Watch As Laboratory Animals See Sunlight And Feel Grass For The First Time

Chimpanzee friends. Apple2499/Shutterstock
Danielle Andrew 11 Aug 2015, 17:11

The necessity of animal testing is undeniable. Animal research has played a vital part in nearly every medical breakthrough in the last decade, providing invaluable data in the fight against AIDS, cancer, Parkinson's, asthma and many, many other illness and diseases that otherwise would have maimed and killed millions of men, women and children. It is an unfortunate but vital part of biological, medical and physiological research. No scientist wants to test on animals - but they recognize that it saves lives.

However, there can be a light at the end of the tunnel for some of the animals used. If the creature is still able to sustain a good quality of life after testing, they are retired to sanctuaries and more natural settings to live out the rest of their days. Indeed, when it comes to animals like chimpanzees, the laboratories are often required to provide funds for the care of the animal after retirement until it dies.

Watching the animals as they are introduced to a more natural environment is extremely heartwarming, if not a little heart-wrenching. The following videos show retired research animals experiencing the outside for the first time.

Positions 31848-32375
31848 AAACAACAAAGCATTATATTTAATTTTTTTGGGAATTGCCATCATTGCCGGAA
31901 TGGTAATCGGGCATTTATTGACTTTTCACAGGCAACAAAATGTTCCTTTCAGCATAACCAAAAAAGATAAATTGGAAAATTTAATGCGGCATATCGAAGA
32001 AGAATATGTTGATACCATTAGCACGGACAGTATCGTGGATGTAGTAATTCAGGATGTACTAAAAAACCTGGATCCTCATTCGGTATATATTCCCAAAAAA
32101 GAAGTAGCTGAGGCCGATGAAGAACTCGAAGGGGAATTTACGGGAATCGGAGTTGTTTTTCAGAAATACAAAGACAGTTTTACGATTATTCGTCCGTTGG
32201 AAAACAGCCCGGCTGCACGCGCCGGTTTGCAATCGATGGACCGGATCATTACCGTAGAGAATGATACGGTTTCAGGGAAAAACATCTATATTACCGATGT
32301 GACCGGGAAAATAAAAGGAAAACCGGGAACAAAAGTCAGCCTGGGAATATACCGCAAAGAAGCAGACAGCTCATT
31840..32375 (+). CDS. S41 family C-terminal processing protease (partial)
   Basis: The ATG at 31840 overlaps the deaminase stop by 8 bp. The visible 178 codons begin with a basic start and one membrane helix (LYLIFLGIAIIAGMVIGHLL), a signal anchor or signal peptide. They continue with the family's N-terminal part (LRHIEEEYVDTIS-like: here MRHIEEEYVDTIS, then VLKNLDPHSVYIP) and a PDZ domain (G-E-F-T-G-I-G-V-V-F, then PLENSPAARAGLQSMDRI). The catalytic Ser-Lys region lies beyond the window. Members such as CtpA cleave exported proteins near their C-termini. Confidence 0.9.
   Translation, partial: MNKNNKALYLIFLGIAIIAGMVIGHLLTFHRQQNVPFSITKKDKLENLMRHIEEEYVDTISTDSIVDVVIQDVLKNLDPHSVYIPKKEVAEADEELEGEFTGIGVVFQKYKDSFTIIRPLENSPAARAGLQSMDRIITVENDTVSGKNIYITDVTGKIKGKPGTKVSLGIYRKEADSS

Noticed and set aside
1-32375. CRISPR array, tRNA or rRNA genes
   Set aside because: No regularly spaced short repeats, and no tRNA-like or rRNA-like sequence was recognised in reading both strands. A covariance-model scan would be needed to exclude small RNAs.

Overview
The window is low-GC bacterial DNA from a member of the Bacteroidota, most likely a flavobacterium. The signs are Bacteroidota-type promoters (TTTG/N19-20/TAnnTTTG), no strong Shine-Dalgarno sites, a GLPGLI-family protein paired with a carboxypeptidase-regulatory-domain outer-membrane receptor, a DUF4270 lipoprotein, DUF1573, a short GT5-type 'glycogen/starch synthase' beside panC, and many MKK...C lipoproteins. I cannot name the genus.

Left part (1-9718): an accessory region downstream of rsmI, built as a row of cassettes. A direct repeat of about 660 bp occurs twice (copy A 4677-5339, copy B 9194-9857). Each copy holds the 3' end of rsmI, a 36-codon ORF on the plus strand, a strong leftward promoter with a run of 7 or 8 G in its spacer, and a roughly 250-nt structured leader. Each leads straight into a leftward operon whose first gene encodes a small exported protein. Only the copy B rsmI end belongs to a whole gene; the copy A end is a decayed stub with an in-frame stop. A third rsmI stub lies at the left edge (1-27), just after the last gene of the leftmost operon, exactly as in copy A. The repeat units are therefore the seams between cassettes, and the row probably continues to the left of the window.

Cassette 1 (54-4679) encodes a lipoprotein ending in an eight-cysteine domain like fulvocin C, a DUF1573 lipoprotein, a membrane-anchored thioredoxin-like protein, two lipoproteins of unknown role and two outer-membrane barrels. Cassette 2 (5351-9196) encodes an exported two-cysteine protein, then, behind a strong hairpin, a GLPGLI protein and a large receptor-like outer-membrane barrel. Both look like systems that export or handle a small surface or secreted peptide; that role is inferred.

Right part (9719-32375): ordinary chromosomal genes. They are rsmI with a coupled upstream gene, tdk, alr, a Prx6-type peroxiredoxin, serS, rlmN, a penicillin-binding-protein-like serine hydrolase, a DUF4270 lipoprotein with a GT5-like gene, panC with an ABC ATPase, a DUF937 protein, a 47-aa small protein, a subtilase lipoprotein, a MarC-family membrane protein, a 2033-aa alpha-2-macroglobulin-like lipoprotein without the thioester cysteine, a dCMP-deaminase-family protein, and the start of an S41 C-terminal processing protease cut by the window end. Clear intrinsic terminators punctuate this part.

It's a pity they went through what they did in the first place.

 

 

Tissues At The Ready?

The following videos show chimps and Beagles experiencing the outside world for the very first time – an experience some of the animals have been waiting 30 years for.

The animals were previously used in biomedical testing, where they were kept it small cages with no access to a natural environment as clinical conditions were required for the validity and accuracy of testing.

 

 

 

Tentatively experiencing an open sky for the first time was clearly an overwhelming feeling for some of the chimps. Even the feeling of grass under their feet and having space to roam was all new to them. Being able to physically interact with each other also came as a shock as they’d previously lived in singular metal cages. Although the chimps required a period of time to adjust, they began to express natural behaviors in the form of grooming, displays of dominance (to express natural hierarchy) and social interaction quite quickly.

 

 

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